Cape Town – The price for South Africa of their damaging away
World Cup qualifying defeat to the minnow Cape Verde Islands is the sudden
shaping of their group into a truly “up for grabs” characteristic.
In short, it is a very tight quartet - also featuring Group
D leaders Burkina Faso, and Senegal – at the midway point of hostilities, with
all of them now in the running for the coveted lone spot at the top that will
guarantee onward passage to the 2018 World Cup in Russia.
Thanks to their shock 2-1 triumph over Bafana Bafana, even
the 114th FIFA-ranked islanders have entered the radar as (still
unlikely, admittedly) winners of the group.
The three points they picked up – their first from three
outings – leaves them only two short of Burkina Faso, who have five, with Senegal
and South Africa in second and third respectively on four points each but
separated by goal difference.
That could quickly change, of course, if Bafana pull
themselves together at short notice by avenging the fiasco at Moses Mabhida
Stadium on Tuesday (19:00) against the same foes they were outwitted by in
Praia, the little Atlantic Ocean capital of the islands with a population well
inside 150 000.
At very least, SA victory may well douse the cheeky fire of
Cape Verde as they would then slip to only three points from a possible 12 and
almost certain also-ran status, leaving the other three battling for
But if they were, say, to grab a point in Durban, they would
stay at the races – not to mention particularly mortally puncture Bafana’s bid
for a first World Cup-proper presence since 2010 when they were automatic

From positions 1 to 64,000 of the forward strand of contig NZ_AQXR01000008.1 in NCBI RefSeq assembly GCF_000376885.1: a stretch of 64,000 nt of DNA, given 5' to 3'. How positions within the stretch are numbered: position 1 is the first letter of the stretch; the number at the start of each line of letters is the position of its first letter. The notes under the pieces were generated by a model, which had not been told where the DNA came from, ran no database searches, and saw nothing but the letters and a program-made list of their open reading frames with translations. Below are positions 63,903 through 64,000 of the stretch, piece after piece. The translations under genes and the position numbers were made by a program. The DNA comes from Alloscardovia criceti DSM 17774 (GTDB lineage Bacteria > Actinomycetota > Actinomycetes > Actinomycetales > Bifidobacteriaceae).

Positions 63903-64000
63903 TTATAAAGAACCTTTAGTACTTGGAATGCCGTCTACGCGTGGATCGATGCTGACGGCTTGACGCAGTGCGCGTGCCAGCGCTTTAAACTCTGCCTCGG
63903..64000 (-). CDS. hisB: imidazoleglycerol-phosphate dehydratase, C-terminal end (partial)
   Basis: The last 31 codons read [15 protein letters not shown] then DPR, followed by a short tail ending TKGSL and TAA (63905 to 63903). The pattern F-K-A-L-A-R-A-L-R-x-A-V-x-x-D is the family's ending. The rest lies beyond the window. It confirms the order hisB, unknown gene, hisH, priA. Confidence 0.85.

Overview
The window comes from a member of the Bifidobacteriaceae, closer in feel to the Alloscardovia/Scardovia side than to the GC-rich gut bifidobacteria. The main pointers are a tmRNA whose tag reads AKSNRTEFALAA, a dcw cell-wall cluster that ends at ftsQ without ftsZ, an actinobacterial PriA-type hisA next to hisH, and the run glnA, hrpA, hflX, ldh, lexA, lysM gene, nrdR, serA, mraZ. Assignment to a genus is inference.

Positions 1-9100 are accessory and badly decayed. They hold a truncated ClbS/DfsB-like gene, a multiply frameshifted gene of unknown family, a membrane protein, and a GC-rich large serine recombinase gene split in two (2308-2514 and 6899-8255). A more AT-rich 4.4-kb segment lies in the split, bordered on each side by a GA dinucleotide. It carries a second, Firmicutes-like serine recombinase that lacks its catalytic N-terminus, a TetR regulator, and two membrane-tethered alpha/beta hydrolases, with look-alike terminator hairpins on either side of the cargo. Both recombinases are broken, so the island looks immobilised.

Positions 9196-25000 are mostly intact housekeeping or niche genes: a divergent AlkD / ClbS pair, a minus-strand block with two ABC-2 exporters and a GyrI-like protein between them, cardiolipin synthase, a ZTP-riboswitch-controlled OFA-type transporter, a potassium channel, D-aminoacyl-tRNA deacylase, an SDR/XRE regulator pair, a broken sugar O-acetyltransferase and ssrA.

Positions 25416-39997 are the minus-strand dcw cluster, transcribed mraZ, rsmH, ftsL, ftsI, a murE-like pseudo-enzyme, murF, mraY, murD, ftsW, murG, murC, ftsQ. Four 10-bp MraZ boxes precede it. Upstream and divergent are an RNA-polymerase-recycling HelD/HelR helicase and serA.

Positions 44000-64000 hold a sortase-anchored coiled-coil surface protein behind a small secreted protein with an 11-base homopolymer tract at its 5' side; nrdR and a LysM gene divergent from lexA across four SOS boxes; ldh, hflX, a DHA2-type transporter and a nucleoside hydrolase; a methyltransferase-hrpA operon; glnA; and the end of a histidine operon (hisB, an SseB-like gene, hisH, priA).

qualifiers as hosts.
A win for South Africa, whether ugly or more compelling,
seems absolutely vital if they are to retain realistic interest.
Already the unproductive events in Praia have all but put
paid to SAFA president Danny Jordaan’s stated wish for Bafana to get the
qualification job done before their stiff closing fixture away to Senegal,
highest-ranked African side (31st in the world) in Group D.
That scenario now seems very unlikely; smart money suggests
Bafana will probably require at least a point - and perhaps even more - in
Dakar now if Russia is still within their reach by then.
One shaft of light is that Bafana have two of their three
remaining games on home turf.
As things stand, Group D is the closest thing, amidst the
five African pools, to a group of death.
It has the lowest disparity in points terms between top side
and bottom, with only two points separating lofty Burkina Faso from
wooden-spoonists Cape Verde.
In Group A, Tunisia have a full house of nine (compared to basement
Libya’s none), in Group B Nigeria are on nine and Algeria on one, in Group C
Ivory Coast have seven and Mali one, whilst in Group E leaders Uganda sport
seven and distant Congo also one.
Here are the
remaining Group D fixtures:
Tuesday: South Africa v Cape Verde Islands (Durban),
Burkina Faso v Senegal (Ouagadougou)
October 7: South
Africa v Burkina Faso (Johannesburg), Cape Verde Islands v Senegal (Praia)
Burkina Faso v Cape Verde Islands (Ouagadougou), Senegal v South Africa (Dakar)
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